The latest report on human trafficking around the world is out, and it’s not good news.
The State Department released its annual Trafficking in Persons or “TIP” report Thursday. Republican Rep. Chris Smith of New Jersey, who helped form some of the nation’s human trafficking laws roughly 20 years ago, says it’s a tough but fair report.
“China continues to own the worst human trafficking rating of major nations in the world, scoring a Tier 3. Hong Kong, increasingly under the thumb of the Chinese government, is almost as bad, landing on the Tier 2 watchlist,” Smith said.
This year for the first time, the report named some governments as complicit in trafficking. In addition to China, those governments include Cuba, North Korea, Russia, and Afghanistan. Their poor status in the TIP report could trigger sanctions and aid cuts.
Smith pointed out that the 2020 report has another disappointing first-time addition – Ireland has been added on the Tier 2 watchlist.
“It’s a very disappointing rating but telling,” said Smith, who happens to be of Irish heritage. “Since 2013, Ireland has failed to secure a single trafficking conviction and has decreased victim protection efforts. Ireland deserves to be called out. Friends don’t let friends ignore trafficking abuses. With the eyes of the world now upon it, Ireland must do better.”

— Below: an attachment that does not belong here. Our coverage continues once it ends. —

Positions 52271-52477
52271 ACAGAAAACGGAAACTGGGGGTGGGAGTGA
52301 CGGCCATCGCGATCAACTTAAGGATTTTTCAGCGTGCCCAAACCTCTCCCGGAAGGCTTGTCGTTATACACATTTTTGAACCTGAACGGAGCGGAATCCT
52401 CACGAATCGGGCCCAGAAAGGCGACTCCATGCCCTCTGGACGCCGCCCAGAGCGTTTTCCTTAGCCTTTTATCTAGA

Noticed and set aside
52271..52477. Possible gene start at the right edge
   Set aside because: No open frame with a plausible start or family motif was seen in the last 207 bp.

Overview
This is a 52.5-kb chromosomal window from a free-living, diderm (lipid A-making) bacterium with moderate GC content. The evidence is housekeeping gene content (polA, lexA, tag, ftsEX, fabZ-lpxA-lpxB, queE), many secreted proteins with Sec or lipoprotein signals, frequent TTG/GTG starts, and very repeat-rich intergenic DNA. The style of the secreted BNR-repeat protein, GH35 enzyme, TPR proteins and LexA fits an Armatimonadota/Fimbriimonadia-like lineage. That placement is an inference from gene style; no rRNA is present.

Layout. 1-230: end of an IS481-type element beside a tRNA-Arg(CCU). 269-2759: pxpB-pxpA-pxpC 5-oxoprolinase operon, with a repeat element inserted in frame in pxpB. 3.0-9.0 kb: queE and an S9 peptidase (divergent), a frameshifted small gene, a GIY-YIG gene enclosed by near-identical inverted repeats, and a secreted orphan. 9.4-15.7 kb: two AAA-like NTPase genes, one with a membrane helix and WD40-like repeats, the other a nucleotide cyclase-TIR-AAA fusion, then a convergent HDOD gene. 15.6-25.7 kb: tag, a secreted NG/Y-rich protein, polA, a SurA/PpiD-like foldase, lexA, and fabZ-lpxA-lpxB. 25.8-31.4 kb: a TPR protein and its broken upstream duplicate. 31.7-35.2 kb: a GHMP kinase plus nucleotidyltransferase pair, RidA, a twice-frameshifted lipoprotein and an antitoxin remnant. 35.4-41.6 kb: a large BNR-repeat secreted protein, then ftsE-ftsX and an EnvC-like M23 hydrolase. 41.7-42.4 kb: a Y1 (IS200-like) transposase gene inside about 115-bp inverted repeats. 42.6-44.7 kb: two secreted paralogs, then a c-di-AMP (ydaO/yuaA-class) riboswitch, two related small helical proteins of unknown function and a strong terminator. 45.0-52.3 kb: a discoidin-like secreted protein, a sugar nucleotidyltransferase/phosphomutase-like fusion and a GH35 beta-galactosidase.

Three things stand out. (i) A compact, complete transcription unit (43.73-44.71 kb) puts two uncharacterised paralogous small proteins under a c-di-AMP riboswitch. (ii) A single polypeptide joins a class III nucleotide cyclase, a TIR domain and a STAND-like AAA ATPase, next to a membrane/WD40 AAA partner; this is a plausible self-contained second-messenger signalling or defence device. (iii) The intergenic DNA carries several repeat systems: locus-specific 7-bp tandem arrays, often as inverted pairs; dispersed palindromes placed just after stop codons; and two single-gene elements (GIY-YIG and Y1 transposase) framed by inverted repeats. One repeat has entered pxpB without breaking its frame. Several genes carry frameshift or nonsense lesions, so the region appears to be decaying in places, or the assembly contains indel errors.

Congressman Smith has been at the forefront of the battle against modern slavery known as trafficking, passing laws that created policies to prevent trafficking, prosecute traffickers, and protect victims.
One of his laws has been used to prosecute and jail thousands of human traffickers, even leading to the charges brought against Jeffrey Epstein and the infamous conviction of “Smallville” actress Allison Mack who pleaded guilty to a scheme that turned women into sex slaves.
In 2019, President Trump signed Smith’s latest trafficking legislation, the Frederick Douglass Trafficking Victims Prevention and Protection Reauthorization Act, which was Smith’s fifth comprehensive anti-human trafficking bill to become law.